Use an easy free template for a gingerbread house to make your own gingerbread house from scratch. Make a traditional gingerbread house, or a cabin or a-frame house.
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Basically, ever since I was born… we have had a family tradition to decorate gingerbread houses. My lovely mother would make about 14 gingerbread houses from scratch every year. I think that practically makes her a saint.. have you tried it? I have, and just making 4 or 5, was HARD work!
Since I’ve had little babies (crap, they aren’t really babies anymore…they grow TOO fast), I’ve been a little more relaxed about homemade vs store bought. For example, last year we bought some at Ikea for about 2 bucks a pop. Worth every penny!
This year I decided to buy them again. Only I bought a little Wilton mini gingerbread town kit from Walmart. Each had 4 houses, so we bought 2 to make a whole town!
Gingerbread Village Kits
Make less holiday stress and build a whole village from just one premade gingerbread house kit — great for families so kids can build and decorate their own gingerbread house. Plus, check out all these fun gingerbread kits I found at Joann’s!
It is amazing how much easier it is… next year, I think it would be fun to make them again from scratch, but I will tell you how I feel then! We can always build the kits and enjoy eating the gingerbread as drop cookies instead.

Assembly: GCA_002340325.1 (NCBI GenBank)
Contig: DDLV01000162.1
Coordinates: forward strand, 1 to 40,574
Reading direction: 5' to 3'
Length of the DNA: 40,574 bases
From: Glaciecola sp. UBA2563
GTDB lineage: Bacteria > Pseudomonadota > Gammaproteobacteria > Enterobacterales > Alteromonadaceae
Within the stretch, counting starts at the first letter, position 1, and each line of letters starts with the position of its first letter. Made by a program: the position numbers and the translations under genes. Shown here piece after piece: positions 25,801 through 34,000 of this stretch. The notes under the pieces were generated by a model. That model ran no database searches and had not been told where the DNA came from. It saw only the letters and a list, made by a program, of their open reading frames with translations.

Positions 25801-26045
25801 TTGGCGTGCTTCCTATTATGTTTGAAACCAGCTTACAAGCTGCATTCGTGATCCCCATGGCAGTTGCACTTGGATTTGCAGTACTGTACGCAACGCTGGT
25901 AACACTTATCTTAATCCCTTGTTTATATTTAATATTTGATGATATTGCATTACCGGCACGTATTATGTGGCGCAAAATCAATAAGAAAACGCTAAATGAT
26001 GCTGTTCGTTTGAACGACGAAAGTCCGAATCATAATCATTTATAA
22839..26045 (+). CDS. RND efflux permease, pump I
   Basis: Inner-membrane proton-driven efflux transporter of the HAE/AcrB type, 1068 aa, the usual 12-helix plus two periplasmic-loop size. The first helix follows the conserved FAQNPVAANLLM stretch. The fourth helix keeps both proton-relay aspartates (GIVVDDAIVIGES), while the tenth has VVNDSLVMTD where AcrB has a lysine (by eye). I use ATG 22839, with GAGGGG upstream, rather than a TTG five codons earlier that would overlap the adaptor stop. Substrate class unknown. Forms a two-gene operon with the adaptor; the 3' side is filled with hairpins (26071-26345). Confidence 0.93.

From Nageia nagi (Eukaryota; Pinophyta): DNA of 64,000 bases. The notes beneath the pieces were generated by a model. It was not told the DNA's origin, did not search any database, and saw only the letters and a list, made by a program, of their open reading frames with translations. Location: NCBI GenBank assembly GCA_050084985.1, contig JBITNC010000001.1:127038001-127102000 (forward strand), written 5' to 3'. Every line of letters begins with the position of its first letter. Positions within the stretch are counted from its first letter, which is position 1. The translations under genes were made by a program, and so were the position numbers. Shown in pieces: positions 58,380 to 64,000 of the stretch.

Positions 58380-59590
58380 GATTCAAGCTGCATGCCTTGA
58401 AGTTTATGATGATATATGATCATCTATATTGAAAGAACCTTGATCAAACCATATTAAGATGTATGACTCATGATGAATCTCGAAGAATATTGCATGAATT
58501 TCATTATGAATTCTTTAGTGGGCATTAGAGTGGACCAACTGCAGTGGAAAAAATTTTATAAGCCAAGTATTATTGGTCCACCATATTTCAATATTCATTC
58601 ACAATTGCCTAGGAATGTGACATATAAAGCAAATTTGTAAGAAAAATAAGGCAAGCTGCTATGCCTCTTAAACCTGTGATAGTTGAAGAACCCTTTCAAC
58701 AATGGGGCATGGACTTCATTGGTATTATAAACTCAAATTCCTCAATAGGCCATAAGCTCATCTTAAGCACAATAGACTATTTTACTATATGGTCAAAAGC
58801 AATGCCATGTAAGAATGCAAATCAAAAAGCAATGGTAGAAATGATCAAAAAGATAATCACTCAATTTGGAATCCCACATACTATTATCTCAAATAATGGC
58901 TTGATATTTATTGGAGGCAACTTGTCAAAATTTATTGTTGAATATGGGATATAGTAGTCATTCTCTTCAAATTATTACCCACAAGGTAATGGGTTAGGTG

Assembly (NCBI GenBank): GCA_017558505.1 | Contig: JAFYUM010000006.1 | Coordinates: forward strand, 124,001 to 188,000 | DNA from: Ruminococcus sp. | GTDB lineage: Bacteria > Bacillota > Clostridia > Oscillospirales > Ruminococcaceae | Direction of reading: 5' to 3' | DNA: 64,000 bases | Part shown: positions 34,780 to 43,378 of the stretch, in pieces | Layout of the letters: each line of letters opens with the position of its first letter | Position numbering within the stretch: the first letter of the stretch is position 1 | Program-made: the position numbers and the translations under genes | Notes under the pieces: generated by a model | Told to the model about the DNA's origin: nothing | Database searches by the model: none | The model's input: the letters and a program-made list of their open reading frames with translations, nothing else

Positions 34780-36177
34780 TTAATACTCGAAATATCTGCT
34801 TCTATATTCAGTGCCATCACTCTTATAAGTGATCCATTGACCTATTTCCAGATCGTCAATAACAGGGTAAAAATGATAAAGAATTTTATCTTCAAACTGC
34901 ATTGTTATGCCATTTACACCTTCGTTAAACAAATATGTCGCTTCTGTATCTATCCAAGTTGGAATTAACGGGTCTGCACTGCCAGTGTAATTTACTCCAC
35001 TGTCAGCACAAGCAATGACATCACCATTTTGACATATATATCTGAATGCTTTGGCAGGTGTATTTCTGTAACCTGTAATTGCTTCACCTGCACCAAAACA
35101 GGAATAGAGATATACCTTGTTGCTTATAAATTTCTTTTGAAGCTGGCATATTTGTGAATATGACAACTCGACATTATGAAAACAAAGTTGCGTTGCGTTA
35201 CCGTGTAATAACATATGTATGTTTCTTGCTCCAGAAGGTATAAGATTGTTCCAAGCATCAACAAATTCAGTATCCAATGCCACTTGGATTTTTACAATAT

What’s important to me is the tradition we have together, and I love that the easy gingerbread kits can maintain the tradition *and* my sanity as a busy mom.
Printable Free Templates for Gingerbread Houses
We loved these tiny houses so much that I had Justin draw up some free printable fancy gingerbread house templates so you could use our recipe (below) to build your own! He is so awesome!
Just click the button below to download the PDF templates.
The free template for gingerbread house patterns are not to be used for sale, please do not repost these anywhere.
Gingerbread House Shapes
Justin drew up three different free templates for gingerbread houses for you.
A traditional large cottage with a peaked roof:
A more rustic slant top cabin:
A darling little A-frame gingerbread house template! This one is so fun to decorate all the roof space.
How to Make a Gingerbread House Template
If you’re looking to build a custom gingerbread house, here are a few tips for making a gingerbread house template:
- Choose simple shapes and keep corners square. This ensures that sides are symmetrical and the house can stand.
- Factor in the width of the baked gingerbread. To be strong, pieces are generally going to be 1/4 – 3/8 inch thick so make sure your walls, side pieces, roof, roof overhang, etc account for that.